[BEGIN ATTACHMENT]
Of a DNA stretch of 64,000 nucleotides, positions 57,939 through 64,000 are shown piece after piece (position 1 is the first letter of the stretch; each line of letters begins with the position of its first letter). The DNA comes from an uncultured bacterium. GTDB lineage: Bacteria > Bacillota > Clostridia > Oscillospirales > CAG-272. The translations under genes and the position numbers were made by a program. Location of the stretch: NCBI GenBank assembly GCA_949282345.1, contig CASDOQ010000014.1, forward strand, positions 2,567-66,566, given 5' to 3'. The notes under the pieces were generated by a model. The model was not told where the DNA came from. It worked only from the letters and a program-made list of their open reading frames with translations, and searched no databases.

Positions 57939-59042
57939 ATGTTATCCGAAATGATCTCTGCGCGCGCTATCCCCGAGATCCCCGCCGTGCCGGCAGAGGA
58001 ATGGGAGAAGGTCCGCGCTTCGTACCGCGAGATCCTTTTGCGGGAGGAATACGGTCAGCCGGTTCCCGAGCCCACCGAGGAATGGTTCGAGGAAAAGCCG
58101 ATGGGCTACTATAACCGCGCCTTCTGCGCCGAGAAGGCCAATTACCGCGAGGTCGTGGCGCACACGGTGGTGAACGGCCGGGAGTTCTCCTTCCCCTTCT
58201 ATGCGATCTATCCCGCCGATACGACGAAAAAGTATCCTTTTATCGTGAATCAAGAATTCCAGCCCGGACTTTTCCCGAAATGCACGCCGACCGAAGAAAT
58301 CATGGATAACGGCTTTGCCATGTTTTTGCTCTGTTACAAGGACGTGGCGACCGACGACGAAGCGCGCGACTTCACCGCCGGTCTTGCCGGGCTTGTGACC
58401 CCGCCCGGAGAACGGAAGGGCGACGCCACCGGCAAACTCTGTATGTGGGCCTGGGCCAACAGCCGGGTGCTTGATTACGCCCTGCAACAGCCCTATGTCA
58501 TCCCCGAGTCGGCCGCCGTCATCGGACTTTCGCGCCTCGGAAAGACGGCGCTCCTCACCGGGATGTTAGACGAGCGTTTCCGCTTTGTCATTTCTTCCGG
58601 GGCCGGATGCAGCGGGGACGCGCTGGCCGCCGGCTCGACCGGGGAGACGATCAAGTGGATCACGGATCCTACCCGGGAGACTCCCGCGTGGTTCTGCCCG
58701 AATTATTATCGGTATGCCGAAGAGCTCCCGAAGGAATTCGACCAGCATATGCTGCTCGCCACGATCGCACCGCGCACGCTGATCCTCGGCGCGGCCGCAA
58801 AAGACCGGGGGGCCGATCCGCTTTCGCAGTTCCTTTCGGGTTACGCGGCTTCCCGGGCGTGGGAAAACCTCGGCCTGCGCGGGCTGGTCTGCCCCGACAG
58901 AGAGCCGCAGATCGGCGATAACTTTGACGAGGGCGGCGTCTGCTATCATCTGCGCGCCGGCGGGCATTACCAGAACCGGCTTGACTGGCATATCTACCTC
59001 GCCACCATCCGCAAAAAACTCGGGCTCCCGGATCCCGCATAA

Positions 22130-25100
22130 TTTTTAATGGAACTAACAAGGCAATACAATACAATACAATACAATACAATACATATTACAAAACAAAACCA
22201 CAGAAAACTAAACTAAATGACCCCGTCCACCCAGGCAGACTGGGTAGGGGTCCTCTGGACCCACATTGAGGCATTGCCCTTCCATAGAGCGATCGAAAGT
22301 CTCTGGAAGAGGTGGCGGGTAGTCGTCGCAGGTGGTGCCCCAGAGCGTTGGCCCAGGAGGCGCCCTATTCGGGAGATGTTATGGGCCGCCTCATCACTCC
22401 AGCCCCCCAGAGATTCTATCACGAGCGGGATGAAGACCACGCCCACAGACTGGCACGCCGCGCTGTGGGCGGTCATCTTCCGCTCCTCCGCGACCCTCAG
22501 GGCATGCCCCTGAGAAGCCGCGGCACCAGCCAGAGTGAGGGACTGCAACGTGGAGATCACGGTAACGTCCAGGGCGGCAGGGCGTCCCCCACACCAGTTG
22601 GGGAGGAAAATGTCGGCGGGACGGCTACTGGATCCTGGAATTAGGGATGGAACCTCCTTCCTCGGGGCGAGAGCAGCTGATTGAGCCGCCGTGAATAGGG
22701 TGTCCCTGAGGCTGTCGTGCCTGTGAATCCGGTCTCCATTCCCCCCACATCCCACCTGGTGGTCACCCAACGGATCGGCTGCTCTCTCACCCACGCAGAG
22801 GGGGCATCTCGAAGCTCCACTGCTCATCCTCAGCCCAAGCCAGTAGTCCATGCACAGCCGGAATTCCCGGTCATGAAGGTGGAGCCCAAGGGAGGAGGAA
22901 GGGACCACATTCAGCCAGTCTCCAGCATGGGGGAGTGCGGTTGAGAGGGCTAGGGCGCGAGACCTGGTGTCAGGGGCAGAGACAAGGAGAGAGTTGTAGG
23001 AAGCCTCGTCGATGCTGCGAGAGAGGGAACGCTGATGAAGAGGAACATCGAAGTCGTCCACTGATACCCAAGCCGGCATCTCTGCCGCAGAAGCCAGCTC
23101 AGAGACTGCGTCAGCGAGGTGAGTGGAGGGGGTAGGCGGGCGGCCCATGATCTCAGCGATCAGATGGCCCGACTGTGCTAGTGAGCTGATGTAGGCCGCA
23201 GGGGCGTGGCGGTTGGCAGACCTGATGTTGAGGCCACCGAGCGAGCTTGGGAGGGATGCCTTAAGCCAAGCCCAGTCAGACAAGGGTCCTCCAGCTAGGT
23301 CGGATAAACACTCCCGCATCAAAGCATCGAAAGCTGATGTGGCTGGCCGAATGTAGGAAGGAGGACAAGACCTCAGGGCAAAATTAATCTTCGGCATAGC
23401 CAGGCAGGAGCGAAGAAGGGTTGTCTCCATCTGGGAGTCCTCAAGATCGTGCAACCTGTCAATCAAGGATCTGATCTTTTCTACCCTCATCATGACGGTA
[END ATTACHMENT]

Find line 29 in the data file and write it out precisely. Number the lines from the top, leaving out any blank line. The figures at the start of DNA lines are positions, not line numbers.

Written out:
23401 CAGGCAGGAGCGAAGAAGGGTTGTCTCCATCTGGGAGTCCTCAAGATCGTGCAACCTGTCAATCAAGGATCTGATCTTTTCTACCCTCATCATGACGGTA